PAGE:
Scientists at ORNL used neutron scattering and supercomputing to better understand how an organic solvent and water work together to break down plant biomass, creating a pathway to significantly improve the production of renewable
Scientists from the Department of Energy’s Oak Ridge National Laboratory and a dozen other international research institutions have produced the most elaborate set of projections to date that illustrates possible futures for major monsoon regions.
OAK RIDGE, Tenn., May 5, 2020 — By 2050, the United States will likely be exposed to a larger number of extreme climate events, including more frequent heat waves, longer droughts and more intense floods, which can lead to greater risks for human health, ecosystem stability and regional economies.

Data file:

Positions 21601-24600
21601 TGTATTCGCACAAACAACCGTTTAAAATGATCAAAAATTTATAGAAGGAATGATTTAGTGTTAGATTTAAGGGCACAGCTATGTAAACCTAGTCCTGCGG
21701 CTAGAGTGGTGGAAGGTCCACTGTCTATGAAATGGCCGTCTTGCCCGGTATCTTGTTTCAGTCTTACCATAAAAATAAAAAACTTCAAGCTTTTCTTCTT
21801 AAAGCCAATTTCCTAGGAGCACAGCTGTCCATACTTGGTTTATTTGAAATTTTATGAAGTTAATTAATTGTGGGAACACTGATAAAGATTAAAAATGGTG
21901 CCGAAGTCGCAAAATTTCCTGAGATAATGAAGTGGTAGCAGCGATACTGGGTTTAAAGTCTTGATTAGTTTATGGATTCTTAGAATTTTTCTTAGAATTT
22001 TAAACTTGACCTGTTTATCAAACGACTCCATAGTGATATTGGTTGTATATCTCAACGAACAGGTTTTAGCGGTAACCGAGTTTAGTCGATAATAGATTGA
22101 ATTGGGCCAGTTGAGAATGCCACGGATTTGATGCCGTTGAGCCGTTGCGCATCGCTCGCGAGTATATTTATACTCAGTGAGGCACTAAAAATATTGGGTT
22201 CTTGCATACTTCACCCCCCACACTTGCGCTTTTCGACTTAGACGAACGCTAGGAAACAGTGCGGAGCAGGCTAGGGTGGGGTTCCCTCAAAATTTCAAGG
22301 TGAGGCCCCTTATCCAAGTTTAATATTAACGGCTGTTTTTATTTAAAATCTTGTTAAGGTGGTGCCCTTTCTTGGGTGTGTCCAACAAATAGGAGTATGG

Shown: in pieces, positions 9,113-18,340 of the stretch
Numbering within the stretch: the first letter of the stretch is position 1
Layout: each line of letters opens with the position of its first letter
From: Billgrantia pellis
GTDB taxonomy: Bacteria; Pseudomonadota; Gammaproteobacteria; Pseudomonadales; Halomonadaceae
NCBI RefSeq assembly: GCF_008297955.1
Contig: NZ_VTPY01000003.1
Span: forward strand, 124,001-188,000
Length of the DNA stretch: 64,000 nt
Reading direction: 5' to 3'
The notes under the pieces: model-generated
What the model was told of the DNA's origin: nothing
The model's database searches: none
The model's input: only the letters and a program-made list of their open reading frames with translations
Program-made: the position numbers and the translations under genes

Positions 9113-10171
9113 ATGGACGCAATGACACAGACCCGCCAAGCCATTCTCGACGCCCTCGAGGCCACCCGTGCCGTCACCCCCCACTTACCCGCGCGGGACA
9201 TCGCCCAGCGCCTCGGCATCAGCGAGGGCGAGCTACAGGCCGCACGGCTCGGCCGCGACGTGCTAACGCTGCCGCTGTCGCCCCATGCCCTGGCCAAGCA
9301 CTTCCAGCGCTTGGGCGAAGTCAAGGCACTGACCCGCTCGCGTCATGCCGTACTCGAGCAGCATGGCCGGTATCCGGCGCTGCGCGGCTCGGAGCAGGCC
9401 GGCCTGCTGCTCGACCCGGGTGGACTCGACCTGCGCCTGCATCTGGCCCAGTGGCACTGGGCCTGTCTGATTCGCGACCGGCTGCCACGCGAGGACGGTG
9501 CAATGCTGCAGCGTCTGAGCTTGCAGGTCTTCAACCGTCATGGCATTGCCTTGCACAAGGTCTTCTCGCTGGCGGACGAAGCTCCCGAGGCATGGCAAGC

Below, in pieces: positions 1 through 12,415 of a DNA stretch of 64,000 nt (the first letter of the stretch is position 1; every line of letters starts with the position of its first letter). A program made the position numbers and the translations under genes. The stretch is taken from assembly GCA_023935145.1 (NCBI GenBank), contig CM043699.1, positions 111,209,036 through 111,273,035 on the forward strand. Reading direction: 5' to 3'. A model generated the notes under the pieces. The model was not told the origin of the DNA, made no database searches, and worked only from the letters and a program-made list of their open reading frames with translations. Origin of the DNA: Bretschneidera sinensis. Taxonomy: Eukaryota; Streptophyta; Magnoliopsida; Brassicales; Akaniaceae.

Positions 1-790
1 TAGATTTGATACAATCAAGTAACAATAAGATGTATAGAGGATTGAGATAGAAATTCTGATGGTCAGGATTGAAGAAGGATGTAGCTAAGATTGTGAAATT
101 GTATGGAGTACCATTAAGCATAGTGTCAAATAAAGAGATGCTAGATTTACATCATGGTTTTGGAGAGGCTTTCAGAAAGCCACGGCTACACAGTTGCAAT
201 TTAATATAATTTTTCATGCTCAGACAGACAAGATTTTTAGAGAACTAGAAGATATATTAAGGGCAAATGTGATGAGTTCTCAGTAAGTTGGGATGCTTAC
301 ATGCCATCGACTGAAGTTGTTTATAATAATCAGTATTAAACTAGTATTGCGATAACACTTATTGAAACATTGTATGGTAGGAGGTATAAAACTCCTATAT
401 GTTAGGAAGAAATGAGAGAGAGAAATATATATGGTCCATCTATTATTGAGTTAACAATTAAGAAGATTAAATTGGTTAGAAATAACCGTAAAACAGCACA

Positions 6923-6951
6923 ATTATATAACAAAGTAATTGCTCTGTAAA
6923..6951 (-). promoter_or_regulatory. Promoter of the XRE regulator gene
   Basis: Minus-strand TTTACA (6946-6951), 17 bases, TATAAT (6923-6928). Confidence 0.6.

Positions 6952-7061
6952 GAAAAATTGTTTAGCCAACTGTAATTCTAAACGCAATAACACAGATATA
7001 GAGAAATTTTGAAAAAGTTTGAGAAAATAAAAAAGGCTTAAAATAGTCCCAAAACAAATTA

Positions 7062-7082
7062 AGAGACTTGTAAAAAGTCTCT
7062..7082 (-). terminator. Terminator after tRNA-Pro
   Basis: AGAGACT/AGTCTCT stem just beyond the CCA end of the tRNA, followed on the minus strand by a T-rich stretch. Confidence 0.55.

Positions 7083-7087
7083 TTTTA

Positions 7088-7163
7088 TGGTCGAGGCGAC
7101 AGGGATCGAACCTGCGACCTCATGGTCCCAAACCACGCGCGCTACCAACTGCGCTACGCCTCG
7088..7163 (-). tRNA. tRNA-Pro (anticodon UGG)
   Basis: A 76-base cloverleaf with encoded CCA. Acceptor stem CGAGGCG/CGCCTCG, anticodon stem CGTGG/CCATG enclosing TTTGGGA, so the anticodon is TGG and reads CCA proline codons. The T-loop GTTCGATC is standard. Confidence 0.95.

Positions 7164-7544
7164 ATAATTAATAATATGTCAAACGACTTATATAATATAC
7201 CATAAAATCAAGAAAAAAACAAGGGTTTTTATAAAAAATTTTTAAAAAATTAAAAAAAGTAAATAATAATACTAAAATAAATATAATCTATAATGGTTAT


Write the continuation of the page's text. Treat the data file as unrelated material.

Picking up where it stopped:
The prospect of simulating a fusion plasma is a step closer to reality thanks to a new computational tool developed by scientists in fusion physics, computer science and mathematics at ORNL.
A novel approach developed by scientists at ORNL can scan massive datasets of large-scale satellite images to more accurately map infrastructure – such as buildings and roads – in hours versus days.
Gina Tourassi has been appointed as director of the National Center for Computational Sciences, a division of the Computing and Computational Sciences Directorate at Oak Ridge National Laboratory.
An international team of scientists, led by the University of Manchester, has developed a metal-organic framework, or MOF, material
Using the Titan supercomputer at Oak Ridge National Laboratory, a team of astrophysicists created a set of galactic wind simulations of the highest resolution ever performed. The simulations will allow researchers to gather and interpret more accurate, detailed data that elucidates how galactic winds affect the formation and evolution of galaxies.
OAK RIDGE, Tenn., May 7, 2019—The U.S. Department of Energy today announced a contract with Cray Inc. to build the Frontier supercomputer at Oak Ridge National Laboratory, which is anticipated to debut in 2021 as the world’s most powerful computer with a performance of greater than 1.5 exaflops.